Relationship between fibroblast growth factor 21 and thyroid stimulating hormone in healthy subjects without components of metabolic syndrome
Methods: An enzyme-linked immunosorbent assay (ELISA) was used to test the levels of serum FGF21 and free fatty acids (FFA) in metabolic syndrome-free patients with normal physical examination results, and electrochemiluminescence (ECLIA) was used to measure TSH, thyroglobulin antibodies (TGAbs), and thyroid peroxidase antibody (TPOAb) levels.
Results: Three hundred fifty-six metabolic syndrome-free patients (116 males and 240 females; average age, 43±13 years) with normal physical examination results were enrolled. Among the patients with normal physical examination results, FGF21 had a weak relationship with obesity indices, such as the waist circumference (r=0.110, P=0.038), the waist-to-hip ratio (r=0.119, P=0.025), and the triglycerides level (TG; r=0.302, P=0.000), and a weak relationship with blood lipid levels, such as total cholesterol (TCHO; r=0.113, P=0.012) and low-density lipoprotein-cholesterol (LDL-C; r=0.175, P=0.001), but no relationship with TSH (r=‐0.023, P=0.666). In addition, the FGF21 levels in thyroid autoantibody-positive and -negative groups were not significantly different.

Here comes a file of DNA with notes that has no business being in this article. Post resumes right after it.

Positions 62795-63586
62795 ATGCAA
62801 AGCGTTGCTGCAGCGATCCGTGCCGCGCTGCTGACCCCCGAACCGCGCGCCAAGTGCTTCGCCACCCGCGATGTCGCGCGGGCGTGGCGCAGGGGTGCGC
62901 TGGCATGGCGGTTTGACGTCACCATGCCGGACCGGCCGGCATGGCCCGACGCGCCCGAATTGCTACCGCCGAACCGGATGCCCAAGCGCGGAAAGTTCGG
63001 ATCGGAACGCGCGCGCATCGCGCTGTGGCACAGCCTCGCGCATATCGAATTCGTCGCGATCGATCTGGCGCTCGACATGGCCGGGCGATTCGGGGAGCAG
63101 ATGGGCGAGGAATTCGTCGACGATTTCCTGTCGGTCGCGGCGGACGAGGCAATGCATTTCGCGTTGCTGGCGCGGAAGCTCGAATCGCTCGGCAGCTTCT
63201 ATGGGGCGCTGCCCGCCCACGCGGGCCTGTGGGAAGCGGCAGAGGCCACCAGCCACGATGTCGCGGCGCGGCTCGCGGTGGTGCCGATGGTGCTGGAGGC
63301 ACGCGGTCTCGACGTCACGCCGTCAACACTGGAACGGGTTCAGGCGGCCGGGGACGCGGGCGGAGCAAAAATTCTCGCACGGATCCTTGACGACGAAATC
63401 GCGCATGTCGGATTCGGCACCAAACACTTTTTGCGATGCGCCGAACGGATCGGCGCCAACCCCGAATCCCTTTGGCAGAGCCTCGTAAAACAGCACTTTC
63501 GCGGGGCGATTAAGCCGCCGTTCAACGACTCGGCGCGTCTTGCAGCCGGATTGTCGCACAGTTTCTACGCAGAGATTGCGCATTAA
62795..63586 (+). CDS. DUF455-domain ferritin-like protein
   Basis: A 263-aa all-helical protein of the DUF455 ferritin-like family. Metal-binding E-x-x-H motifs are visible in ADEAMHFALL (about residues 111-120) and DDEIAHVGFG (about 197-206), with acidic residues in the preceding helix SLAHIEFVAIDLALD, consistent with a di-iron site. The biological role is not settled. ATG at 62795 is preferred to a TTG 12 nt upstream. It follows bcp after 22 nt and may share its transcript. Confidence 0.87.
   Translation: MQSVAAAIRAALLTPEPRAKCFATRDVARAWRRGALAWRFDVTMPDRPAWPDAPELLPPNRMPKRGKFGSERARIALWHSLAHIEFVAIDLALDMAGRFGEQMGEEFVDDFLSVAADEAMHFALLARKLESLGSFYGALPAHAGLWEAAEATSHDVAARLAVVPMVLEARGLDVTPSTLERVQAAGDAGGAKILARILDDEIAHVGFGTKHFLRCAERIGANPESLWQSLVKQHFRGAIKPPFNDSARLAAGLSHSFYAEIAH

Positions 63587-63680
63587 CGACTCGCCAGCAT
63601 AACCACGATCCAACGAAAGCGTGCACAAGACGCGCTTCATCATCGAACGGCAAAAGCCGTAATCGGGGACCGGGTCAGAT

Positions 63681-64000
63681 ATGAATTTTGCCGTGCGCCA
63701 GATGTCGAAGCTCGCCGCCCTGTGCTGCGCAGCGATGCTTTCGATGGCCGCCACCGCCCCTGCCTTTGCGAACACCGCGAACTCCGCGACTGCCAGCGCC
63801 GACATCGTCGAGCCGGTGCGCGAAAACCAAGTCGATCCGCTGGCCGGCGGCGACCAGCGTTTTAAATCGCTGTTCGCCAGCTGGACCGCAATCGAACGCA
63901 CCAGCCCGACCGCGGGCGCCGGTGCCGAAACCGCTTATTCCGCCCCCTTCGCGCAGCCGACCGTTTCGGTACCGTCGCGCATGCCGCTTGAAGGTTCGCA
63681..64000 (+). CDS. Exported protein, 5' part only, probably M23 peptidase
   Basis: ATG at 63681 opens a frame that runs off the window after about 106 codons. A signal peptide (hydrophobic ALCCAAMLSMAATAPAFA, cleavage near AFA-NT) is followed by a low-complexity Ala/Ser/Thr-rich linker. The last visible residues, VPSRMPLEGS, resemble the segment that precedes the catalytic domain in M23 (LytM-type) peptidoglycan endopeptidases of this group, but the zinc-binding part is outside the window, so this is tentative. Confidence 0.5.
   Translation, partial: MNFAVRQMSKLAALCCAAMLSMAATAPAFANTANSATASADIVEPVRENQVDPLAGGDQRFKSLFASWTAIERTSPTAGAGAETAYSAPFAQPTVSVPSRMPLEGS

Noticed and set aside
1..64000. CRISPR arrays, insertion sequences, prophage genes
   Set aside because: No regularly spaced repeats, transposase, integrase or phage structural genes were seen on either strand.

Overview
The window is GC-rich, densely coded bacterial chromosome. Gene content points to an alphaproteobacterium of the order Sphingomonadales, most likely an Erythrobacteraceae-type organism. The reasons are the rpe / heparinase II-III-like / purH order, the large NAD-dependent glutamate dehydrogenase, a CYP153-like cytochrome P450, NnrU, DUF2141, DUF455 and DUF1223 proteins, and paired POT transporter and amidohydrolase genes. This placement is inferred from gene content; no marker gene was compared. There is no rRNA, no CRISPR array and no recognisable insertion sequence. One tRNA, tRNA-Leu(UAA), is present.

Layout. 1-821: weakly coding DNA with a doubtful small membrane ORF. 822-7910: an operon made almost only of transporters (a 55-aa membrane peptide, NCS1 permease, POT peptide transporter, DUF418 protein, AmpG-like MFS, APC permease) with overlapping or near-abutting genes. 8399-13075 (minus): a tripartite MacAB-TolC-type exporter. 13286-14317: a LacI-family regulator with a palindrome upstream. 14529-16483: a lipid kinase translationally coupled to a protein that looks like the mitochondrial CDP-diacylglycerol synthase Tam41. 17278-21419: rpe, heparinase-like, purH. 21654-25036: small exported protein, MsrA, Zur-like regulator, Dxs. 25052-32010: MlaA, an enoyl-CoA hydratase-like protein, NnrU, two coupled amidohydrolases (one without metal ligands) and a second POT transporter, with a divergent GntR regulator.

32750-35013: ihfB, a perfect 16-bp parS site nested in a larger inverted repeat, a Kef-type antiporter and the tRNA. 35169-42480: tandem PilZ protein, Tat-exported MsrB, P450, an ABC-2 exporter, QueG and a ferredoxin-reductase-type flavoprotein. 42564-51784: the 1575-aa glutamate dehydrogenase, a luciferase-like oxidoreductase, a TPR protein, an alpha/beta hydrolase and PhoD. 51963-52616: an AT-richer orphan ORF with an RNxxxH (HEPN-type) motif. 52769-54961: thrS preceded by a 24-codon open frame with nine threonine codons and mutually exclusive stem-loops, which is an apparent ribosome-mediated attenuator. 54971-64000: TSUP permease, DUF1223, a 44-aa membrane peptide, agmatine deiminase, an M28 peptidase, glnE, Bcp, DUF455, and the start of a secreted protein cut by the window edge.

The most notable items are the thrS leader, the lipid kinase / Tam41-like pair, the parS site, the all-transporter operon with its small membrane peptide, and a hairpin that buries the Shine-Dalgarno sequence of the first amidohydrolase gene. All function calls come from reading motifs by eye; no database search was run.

Conclusion: Among the metabolic syndrome-free patients with normal physical examination results, FGF21 has no apparent relationship with TSH or thyroid autoimmunity.
Document Type: Research Article
Publication date: September 1, 2014
Family Medicine and Community Health (FMCH) is an open-access journal focusing on subjects that are common and relevant to family medicine/general practice and community health. The journal publishes relevant content across disciplines such as epidemiology, public health, social and preventive medicine, research and evidence based medicine, community health service, patient education and health promotion and health ethics. The journal has a specific focus on the management of chronic illness particularly diabetes, ischaemic heart disease, chronic heart failure, hypertension, bronchial asthma, chronic obstructive airways disease and common mental illness. FMCH is published by Compuscript http://www.compuscript.com on behalf of the Chinese General Practice Press http://www.chinagp.net.
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